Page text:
The Scarlet Thread by Francine Rivers
This was the third book I read by Francine Rivers, the author of the two books above. It follows the life of a woman in modern-day California as she works on herself and her marriage, and discovers the diary of an ancestor on the Oregon trail. I liked this book more than The Atonement Child but less than Redeeming Love.
What I Wish Every Job Candidate Knew: 15 Minutes to a Better Interview by Russell Tuckerton
I read this book for a job interview. It’s very short, but I found the tips helpful. He offers scripts to adjust for your own interview, as well as general tips about presentation and speech.
Never Binge Again: Reprogram Yourself to Think Like a Permanently Thin Person by Glenn Livingston
Another self-help book, this time about binge eating. This book revolves around one particular trick of the mind, but spends so much time pointing you back to free resources on his blog that it felt like one big lead magnet. I would have liked to see the same free resources included in the book, which could have used some more content — one of its chapters was two sentences long.
Thinner Leaner Stronger: The Simple Science of Building the Ultimate Female Body by Michael Matthews
This was the second fitness book I read this year. It advocates macronutrient counting and weightlifting as the ideal fitness program for women. I think I might have enjoyed this book more if I was earlier in my fitness journey, when more of the scientific information would have been new to me. As someone who already does a lot of what this book recommends, I didn’t find it very helpful, but I can recommend it to beginners.
Designing Your Life: How to Build a Well-Lived, Joyful Life by William Burnett, Dave Evans
I liked this career book a lot. It’s written by the two teachers of the wildly popular “Design Your Life” class at Stanford, and this book breaks down a lot of their methods to help the reader focus on designing their dream career. The focus of the book is on work, so if you’re looking for a balanced book that also deals with relationships and personal fulfillment outside of your career, this one may not be the one for you. That said, I found some of its exercises really helpful!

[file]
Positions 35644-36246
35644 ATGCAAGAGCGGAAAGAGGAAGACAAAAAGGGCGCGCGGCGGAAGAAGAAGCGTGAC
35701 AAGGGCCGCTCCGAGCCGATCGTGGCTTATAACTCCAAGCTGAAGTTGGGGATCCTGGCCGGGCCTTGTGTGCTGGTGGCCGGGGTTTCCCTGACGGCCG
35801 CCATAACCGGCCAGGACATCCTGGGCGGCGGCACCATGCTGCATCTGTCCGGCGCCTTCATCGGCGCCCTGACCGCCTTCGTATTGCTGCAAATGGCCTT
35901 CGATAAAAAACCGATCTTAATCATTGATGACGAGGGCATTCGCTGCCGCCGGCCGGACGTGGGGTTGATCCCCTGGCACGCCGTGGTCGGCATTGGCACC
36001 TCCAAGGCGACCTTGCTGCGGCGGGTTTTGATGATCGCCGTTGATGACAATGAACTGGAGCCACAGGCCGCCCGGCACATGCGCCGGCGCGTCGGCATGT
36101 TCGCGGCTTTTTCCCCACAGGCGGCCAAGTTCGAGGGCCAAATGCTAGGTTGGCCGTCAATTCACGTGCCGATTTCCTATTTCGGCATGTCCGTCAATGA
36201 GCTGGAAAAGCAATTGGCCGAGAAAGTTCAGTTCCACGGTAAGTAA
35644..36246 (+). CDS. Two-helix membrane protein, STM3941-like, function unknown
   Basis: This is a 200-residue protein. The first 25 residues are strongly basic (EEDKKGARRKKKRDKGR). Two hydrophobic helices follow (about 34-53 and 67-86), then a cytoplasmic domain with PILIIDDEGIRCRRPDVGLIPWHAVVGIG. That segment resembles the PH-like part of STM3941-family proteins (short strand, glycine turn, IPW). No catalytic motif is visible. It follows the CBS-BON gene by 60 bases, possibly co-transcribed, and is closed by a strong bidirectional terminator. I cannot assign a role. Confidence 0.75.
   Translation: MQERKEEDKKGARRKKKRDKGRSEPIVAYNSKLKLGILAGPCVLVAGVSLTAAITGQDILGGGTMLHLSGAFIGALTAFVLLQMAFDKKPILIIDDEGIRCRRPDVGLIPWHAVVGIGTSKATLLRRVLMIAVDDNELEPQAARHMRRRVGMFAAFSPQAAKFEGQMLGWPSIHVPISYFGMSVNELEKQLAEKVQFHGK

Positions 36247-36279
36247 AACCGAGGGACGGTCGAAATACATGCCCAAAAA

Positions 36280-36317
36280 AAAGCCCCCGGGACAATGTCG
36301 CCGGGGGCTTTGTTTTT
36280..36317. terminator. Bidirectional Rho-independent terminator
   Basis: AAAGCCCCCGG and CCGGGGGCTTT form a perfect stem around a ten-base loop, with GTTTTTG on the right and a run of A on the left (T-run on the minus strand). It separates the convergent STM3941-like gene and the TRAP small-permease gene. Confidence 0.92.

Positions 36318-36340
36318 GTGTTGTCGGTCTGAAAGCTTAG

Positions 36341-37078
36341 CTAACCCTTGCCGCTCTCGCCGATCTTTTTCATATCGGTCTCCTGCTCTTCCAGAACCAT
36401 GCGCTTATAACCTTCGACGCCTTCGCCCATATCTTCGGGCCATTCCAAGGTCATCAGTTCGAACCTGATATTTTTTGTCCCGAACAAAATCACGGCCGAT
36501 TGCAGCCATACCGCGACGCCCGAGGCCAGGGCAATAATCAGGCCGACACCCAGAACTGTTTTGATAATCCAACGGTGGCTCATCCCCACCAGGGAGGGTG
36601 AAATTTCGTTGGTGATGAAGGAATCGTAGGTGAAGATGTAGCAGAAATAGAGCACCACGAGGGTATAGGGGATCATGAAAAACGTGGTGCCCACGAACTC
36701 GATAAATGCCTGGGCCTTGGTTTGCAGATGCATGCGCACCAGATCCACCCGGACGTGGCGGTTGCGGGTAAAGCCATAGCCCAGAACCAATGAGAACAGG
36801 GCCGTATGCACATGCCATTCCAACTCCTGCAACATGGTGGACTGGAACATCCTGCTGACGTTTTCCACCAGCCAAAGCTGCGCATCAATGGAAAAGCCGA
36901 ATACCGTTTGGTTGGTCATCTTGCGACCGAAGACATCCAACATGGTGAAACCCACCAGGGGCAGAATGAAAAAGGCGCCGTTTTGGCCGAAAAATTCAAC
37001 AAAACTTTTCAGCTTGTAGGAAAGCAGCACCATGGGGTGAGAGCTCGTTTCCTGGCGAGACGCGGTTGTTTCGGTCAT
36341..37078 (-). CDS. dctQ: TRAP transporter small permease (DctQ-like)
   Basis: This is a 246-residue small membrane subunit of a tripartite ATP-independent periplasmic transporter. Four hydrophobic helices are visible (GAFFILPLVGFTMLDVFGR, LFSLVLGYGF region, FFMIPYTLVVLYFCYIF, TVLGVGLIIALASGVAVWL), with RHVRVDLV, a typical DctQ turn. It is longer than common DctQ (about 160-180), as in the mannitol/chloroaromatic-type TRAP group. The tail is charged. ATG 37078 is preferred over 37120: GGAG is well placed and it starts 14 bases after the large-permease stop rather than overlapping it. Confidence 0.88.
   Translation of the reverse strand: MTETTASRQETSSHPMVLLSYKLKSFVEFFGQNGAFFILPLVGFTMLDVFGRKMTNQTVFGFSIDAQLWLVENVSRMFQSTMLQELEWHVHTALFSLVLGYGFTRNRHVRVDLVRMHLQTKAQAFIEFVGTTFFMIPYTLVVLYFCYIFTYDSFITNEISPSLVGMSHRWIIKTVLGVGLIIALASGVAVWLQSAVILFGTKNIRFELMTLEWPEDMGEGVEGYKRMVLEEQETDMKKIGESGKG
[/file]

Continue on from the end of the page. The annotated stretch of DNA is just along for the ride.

Hidden Figures: The American Dream and the Untold Story of the Black Women Mathematicians Who Helped Win the Space Race by Margot Lee Shetterly
Finally, Hidden Figures is a historical non-fiction book that details the lives and careers of several of the black women who worked at NASA from the 1940s to the 1960s, and especially those that helped bring man to the moon. I read this at Ken’s recommendation, but haven’t seen the movie yet. I loved learning about the history of these women and really enjoyed this book.
Whew! This blog post took me so long to write that I read another book while working on it (no, I’m not kidding, and no, I won’t make you sit through that review). What have you read this year? Which books on this list are you interested in reading?